|Holy Water blessed for keeping and consumption after Divine Liturgy of the holy Theophany|
Yesterday was the feast of the Epiphany, meaning “manifestation,” in the Latin rite and of the Theophany, or “manifestation of God,” in the Byzantine rite. These two celebrations of the manifestation of God to man are closely related, although the latter moves my soul more than my mind.
Epiphany recalls the visit of the Magi, a group of Eastern astrologers, to Christ some measure of time following His birth. God made known to these pagan divines that the Messiah and King of the Jews would be born in Bethlehem and that they should come to worship and adore Him. No child himself is worthy of adoration, especially to a pagan. These men were therefore given a unique insight and message that this Child would be God made Flesh. And so the Epiphany is the first time God manifested Himself to Gentiles, or non-Jews. This Child’s salvation would be propitiatory and catholic, not confined to residents of the Eastern-most bank of the Mediterranean.
Theophany, the manifestation of God, evokes a close effect, but is complimented with a deeper insight into the nature of God Himself, for this day is the first day on which the Holy Trinity manifested Himself to all mankind. The Gospel of the feast recounts the baptism of the Lord by St. John the Baptist in the Jordan (Matthew 3:13-17). The Troparion of the feast illuminates the cause of our joy:
“At Your baptism in the Jordan, O Lord, the worship of the Trinity was revealed, for the Father’s voice bore witness to You by calling you His beloved Son, and the Spirit in the form of a dove, confirmed the truth of these words. O Christ God Who has appeared to us and enlightened the world, glory to you!”
We are given hints in the private revelation of the Incarnation to the Blessed Virgin Mary before the Nativity. The angel Gabriel told Mary that she would bear the Son of God and that this conception would occur by the work of the Holy Ghost, meaning the Holy Ghost, if He could incarnate God, must share in the Nature of God, but this revelation was to our Lady, not to all mankind. Theophany was for all mankind.
Christ presents Himself as the perfectly obedient Son to the Father, and the Holy Ghost descends in the form of a God during Jesus’s baptism at the hands of a reluctant St. John. The descent of the Spirit during this pouring of water is a further manifestation in addition, or in compliment, to the Triune Godhead. Christ, by being baptized in water, sanctified water and indicated that this baptism of water and the Holy Ghost would have a grace-giving and salvific effect.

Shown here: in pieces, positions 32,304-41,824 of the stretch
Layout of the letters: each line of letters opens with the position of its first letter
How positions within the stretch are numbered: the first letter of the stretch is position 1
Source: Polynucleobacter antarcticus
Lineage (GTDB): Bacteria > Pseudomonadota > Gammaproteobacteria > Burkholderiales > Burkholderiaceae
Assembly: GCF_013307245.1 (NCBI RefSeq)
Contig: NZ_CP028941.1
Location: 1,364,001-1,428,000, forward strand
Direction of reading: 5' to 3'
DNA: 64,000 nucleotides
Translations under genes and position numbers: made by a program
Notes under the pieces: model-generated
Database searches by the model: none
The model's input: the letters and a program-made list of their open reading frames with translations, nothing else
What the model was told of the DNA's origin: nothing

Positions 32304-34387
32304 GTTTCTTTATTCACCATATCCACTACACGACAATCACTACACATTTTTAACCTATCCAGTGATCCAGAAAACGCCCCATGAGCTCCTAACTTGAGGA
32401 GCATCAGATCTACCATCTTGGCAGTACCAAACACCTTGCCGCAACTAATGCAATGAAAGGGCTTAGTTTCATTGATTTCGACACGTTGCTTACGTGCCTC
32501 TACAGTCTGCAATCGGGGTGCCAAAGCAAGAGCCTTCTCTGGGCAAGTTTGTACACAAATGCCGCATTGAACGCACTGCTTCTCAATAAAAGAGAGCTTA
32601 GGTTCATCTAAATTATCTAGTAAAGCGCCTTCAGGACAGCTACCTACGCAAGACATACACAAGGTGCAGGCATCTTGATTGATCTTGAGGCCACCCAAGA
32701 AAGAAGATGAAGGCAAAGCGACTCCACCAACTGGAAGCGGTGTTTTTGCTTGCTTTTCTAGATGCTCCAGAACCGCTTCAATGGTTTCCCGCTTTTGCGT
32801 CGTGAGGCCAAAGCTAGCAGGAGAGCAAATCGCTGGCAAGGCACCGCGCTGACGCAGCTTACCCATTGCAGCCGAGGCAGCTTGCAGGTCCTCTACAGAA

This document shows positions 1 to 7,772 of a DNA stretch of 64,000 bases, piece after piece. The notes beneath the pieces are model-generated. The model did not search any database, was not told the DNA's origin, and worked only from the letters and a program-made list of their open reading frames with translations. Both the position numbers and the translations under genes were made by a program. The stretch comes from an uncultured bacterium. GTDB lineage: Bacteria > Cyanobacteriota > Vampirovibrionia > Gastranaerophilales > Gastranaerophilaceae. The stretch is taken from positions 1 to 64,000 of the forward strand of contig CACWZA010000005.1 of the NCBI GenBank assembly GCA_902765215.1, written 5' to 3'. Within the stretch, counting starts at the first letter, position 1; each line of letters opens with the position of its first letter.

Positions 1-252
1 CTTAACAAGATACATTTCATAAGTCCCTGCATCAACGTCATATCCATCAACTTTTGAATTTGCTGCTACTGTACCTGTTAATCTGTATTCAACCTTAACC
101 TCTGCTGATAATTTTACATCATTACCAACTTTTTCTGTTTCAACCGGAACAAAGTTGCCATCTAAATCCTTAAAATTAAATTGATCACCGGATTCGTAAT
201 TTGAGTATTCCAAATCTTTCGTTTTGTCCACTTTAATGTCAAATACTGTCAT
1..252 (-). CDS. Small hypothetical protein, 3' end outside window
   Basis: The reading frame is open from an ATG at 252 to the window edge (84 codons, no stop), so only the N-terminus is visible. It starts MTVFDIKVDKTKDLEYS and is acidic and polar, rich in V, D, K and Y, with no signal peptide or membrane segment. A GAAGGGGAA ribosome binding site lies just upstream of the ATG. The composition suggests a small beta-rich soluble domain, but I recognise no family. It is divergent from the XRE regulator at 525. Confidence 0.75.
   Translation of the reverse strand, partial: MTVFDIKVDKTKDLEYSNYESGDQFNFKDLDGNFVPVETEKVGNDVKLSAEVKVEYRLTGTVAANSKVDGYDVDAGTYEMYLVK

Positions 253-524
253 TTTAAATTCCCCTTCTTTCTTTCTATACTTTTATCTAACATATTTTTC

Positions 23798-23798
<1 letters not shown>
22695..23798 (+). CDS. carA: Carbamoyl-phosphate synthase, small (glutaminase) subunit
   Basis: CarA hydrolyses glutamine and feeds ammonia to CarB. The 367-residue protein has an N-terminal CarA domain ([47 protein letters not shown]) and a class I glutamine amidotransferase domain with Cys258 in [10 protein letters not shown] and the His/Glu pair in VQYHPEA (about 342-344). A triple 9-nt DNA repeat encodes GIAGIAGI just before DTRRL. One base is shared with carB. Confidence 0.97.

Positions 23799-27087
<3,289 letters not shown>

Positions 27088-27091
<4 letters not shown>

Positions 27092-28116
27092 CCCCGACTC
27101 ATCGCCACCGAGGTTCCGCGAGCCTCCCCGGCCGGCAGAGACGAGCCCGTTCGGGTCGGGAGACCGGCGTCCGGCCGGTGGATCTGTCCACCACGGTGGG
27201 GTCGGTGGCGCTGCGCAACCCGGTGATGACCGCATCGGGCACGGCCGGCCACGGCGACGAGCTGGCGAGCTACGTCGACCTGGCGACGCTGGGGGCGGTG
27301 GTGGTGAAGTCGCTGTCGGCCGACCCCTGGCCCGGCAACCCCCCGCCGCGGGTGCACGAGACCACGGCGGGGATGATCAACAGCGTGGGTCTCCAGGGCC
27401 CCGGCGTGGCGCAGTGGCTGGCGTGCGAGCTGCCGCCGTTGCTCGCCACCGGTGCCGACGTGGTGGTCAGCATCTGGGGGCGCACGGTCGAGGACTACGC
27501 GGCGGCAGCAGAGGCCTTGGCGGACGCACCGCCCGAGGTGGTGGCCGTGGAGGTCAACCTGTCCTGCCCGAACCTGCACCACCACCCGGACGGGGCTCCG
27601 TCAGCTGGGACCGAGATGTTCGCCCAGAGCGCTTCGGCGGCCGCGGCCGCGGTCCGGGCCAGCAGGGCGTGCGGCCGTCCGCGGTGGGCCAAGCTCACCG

Water, which preserved God’s people in so many ways in the Old Testament, continues to protect. Water sparged the evil of the world during the Great Flood. Water drowned those Egyptians pursuing the Hebrew people into the Red Sea. Water, flowing from struck rock, maintained those meandering under the aegis of Moses for four decades in the desert. But this is different, and even better. This water does not protect us or cleanse us from earthly enemies, but from the Enemy, from the Devil and from Sin. Therefore, in Christ’s baptism, He sanctifies the waters of the earth, fulfills a promise intimated in the old covenant, and shows us what we must do to obtain salvation.
When Israel went out of Egypt, the house of Jacob from a barbarous peopleJudea made his sanctuary, Israel his dominionThe sea saw and fled: Jordan was turned backThe mountains skipped like rams, and the hills like the lambs of the flockWhat ailed thee, O thou sea, that thou didst flee: and thou, O Jordan, that thou wast turned back?Ye mountains, that ye skipped like rams, and ye hills, like lambs of the flock?At the presence of the Lord the earth was moved, at the presence of the God of JacobWho turned the rock into pools of water, and the stony hill into fountains of watersNot to us, O Lord, not to us; but to thy name give gloryFor thy mercy, and for thy truth's sake: lest the gentiles should say: Where is their God?